To push forward progress in these four areas, we also have a separate accelerator theme focused on building the epilepsy ecosystem.
We will build an infrastructure that supports research, encourages shared learning and nurtures talent. We will harness enabling technologies, ensure research and clinical data is widely available to researchers, foster collaborations and attract early years researchers. Crucially, we will also ensure people affected by epilepsy are at the heart of all research and able to shape how studies are designed and delivered.
By developing the research environment and infrastructure, we enable researchers to address the questions most important to the epilepsy community.
There is a complex interplay between seizures, cognition, memory and mental health. By increasing our knowledge of the link between epilepsy and neurodevelopmental conditions, and by improving our understanding of the overlap between these disorders, we’ll be able to reduce the impact of the condition on people living with epilepsy, and those around them.More
Developing treatments that effectively control seizures while minimising side effects is vital for people with epilepsy. By understanding the causes of epilepsy and the pathways involved in seizure generation, researchers will be able to develop personalised treatment options to maximise efficacy, minimise side effects and improve overall outcomes.More
People living with epilepsy are up to three times more likely to die prematurely than those without it, and every day 21 people die from epilepsy-related deaths. Many of these deaths are potentially preventable, but to prevent them we need to better understand the causes and be able to identify those who are at risk. Through research we aim to reduce the mortality and morbidity of epilepsy, and enable risks associated with the condition to be more effectively managed.More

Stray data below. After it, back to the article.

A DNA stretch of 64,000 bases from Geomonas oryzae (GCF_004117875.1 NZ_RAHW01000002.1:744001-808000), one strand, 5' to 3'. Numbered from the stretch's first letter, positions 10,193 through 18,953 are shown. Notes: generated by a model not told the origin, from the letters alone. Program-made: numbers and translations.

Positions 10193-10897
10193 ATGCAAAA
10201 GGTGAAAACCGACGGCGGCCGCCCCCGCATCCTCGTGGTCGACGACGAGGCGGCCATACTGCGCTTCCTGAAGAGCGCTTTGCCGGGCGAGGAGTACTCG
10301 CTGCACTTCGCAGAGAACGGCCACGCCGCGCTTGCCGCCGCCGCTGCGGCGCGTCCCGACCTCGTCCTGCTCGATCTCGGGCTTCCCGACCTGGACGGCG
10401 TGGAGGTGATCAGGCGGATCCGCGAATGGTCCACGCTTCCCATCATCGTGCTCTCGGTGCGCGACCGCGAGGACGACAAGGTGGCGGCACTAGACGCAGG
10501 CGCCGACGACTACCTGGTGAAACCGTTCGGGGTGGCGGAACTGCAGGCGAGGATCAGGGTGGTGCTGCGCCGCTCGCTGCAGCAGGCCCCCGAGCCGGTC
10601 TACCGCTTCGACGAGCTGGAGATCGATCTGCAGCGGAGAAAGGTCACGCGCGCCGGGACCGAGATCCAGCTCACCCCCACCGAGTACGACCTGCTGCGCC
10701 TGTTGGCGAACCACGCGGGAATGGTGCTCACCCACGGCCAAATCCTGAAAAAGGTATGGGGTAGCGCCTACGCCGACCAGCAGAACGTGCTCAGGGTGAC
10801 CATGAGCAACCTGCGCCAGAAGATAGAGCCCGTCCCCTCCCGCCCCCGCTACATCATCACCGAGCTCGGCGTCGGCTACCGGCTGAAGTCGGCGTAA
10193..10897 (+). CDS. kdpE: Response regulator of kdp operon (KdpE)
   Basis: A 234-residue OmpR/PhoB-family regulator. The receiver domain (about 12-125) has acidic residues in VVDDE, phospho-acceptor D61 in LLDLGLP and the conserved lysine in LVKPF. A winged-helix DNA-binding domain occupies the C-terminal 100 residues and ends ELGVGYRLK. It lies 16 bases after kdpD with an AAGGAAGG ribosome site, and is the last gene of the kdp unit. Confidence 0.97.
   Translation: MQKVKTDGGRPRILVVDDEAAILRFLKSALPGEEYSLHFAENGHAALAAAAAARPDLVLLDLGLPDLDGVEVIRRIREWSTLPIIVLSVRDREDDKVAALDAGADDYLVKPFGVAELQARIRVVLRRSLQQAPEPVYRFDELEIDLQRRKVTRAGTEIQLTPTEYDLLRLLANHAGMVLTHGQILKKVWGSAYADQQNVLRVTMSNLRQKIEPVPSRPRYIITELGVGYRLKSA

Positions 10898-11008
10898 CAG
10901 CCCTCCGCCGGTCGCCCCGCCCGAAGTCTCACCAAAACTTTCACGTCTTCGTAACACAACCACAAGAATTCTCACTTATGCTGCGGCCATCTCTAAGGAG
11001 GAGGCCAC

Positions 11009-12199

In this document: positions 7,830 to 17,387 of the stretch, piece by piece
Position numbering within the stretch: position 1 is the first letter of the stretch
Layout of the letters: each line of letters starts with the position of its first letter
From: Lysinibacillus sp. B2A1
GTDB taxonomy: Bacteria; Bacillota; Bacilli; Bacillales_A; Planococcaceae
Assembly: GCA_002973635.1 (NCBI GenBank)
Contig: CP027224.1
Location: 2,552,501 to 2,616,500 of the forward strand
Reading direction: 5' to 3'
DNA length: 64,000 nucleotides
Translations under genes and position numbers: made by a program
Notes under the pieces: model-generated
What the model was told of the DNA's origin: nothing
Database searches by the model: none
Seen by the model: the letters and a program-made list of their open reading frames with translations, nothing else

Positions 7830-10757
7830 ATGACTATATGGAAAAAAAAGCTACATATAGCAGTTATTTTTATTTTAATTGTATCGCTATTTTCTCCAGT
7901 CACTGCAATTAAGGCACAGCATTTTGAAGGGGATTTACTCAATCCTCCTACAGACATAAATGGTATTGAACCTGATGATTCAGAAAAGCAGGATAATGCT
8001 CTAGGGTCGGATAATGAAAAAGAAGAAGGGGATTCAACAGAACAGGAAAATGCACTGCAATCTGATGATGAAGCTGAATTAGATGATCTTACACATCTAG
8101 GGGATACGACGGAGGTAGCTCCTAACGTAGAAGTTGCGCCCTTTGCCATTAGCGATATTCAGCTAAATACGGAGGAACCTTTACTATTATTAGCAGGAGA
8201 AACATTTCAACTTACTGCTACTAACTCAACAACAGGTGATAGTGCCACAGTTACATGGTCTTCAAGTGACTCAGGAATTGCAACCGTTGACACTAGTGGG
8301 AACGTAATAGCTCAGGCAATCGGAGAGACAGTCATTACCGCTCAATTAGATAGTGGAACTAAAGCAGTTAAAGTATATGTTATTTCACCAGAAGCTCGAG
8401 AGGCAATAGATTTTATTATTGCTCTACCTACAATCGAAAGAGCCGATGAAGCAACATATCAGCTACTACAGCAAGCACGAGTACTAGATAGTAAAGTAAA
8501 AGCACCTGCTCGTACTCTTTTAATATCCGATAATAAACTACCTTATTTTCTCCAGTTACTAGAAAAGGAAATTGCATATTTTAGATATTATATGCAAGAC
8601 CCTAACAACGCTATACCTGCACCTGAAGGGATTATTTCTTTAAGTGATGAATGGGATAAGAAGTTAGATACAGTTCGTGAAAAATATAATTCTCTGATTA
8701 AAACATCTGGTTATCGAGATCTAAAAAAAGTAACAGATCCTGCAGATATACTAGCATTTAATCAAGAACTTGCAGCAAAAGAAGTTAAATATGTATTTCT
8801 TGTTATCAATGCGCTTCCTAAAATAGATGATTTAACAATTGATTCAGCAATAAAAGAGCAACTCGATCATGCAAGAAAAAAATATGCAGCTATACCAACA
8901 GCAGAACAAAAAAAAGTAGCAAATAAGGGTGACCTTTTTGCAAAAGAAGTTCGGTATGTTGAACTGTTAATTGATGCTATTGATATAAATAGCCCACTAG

Many anti-seizure medications cause malformations in babies when they are exposed in utero. But we do not understand the mechanisms by which malformations occur. Nor do we understand the risk posed to children fathered by men taking anti-seizure medications, or if there are transgenerational effects. By focusing research in this area we seek to develop treatment options that will not cause any congenital malformations or cognitive impairments.More
Membership of the Association of Medical Research Charities (AMRC) is the hallmark of quality and credibility. It means we fund high-quality research that is associated with a published research strategy and has a robust peer-review process and an exhaustive conflicts of interest policy.
As members, our research procedures are audited every five years to ensure they meet the exacting membership standards. For universities, government and funding bodies, AMRC membership is a recognised indicator of quality. We also attend regular training alongside other research charities to develop best practice approaches and share learning.